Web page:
3. Tepid societies that were active but unwilling ‘preys of history,’ such as the Far Eastern, Egyptian, Mesopotamian, and pre-Columbian civilisations (*). The classic example is Japan, with a history marked by external influences which were simultaneously welcomed, rejected, and originally transfigures into what finally became Japanese culture – from the introduction of Buddhism in classical times to the Meiji Restoration after the end of the Shogunate.

And finally,
4. Hot societies: these became ‘subjects’ or ‘agents’ of history. Generated by the Indo-European Revolution, they took full charge of the historical dimension of man and have come to express its heroic and tragic character with a project of collective destiny that was consciously assumed.

In this broad picture, a final point should be made regarding the particular role played by the birth in the Middle East of an historical tendency – represented mythically by the separation of Abraham and the founding of Israel, and prolonged in a complex way by the other monotheistic religions. Jewish-Christian monotheism introduces a split within post-Neolithic society: while remaining immersed in history, it rejects the effects of the Neolithic Revolution, not this time from a practical standpoint – like cold societies – but from a moral standpoint. It finds driving force in the promise of an eschatological ‘end of history,’ and in constant ‘demystification’ of history’s creations – in particular through reversal of the concept of the divine. From instrument and projection of human creativity, and pride in the process through which the Second Man becomes master of himself and of the world, the divine turns into a ‘transcendent’ condemnation and relativisation of human adventure.

The religion of the Bible’s essential effect – if not its express intention – amounted to obstructing man’s capability to fully realise the powers of freedom and creative autonomy arising from humanisation itself, powers that were historically reinforced by the Neolithic Revolution and the development of great cultures.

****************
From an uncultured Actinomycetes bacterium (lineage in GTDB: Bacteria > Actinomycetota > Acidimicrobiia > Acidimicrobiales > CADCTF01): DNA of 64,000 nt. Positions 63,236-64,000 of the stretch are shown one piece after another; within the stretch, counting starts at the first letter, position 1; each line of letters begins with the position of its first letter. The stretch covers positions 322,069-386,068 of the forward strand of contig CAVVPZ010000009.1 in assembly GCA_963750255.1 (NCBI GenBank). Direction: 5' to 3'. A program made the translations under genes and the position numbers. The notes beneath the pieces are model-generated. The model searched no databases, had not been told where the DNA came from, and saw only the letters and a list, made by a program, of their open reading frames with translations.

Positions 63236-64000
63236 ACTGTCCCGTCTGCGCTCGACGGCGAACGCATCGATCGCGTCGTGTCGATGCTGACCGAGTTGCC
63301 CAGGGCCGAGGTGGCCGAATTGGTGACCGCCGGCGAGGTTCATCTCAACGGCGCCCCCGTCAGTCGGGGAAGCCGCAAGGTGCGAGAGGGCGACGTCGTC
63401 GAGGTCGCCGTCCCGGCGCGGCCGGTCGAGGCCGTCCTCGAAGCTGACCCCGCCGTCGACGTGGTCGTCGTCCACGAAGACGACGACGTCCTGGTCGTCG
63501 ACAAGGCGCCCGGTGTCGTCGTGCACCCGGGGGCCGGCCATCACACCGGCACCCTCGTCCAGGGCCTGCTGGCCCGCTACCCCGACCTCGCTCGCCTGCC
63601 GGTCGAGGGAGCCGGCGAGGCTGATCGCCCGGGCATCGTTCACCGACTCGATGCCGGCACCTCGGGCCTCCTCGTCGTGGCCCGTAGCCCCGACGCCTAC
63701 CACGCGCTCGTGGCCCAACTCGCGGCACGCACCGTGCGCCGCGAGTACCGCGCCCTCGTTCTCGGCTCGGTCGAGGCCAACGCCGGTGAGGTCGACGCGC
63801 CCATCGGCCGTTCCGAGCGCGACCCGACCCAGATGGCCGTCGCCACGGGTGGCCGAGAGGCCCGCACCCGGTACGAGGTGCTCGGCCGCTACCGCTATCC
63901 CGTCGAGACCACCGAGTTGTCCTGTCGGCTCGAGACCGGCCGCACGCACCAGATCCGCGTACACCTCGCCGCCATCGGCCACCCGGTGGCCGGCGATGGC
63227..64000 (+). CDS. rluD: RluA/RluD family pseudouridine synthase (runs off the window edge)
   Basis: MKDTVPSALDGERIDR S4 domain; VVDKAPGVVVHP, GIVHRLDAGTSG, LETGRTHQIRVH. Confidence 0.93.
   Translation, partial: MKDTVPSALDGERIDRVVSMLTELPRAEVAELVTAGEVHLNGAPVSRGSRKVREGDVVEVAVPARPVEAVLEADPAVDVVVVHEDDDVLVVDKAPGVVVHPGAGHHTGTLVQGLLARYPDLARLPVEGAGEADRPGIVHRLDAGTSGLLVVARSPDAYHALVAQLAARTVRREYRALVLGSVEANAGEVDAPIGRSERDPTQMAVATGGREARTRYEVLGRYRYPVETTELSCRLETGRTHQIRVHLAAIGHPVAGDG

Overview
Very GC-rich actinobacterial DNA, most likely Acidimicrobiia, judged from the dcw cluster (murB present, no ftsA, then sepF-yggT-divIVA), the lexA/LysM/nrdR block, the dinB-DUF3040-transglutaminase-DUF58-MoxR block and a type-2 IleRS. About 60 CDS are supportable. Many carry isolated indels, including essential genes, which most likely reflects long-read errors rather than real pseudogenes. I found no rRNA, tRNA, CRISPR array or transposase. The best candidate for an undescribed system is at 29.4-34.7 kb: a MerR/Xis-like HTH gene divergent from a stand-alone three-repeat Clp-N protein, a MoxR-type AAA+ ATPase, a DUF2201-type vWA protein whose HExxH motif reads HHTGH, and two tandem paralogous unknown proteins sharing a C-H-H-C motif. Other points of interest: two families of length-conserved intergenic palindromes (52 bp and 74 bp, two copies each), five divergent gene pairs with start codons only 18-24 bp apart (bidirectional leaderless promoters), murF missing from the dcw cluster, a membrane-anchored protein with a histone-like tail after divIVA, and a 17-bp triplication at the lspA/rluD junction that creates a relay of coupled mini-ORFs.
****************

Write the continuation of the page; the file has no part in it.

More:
Precisely at the time the Indo-European revolution attained its maximum power and expansion, this messianic tendency – based on the moral rejection of history and civilisation – infiltrated the Roman world and reached a point of synthesis through the so-called ‘Constantinian compromise’, giving birth to ‘the West’. Step by step, it repressed the original European colective unconscious and corrupted the European culture of the time, transforming it into something hybrid. From the two souls living in Europe’s chest since that moment, the Jewish-Christian is evidently that which today, in its secular and more radical form, celebrates global hegemony.

(*) It is difficult to disentangle the twisted skein of contacts, exchanges, and influences that tepid cultures originally received from without. Some have hypothesised a role of primer for Indo-European influences and groups by way of imitation, competition, or re-elaboration. For example, Indo-Aryan influences on Chinese culture, and through the latter on Japan; or the complex pattern of contacts between Egypt and Mesopotamia on the one hand and, on the other, the different waves of invaders that from Central Europe on several occasions spilled into over the Near East. More uncertain are those hypotheses that suggest a connection of this type with the pre-Columbian empires. There are also hypotheses, more scientific in this case, about the existence of a ‘hyperborean’ Indo-European civilisation which had influences on an almost planetary scale.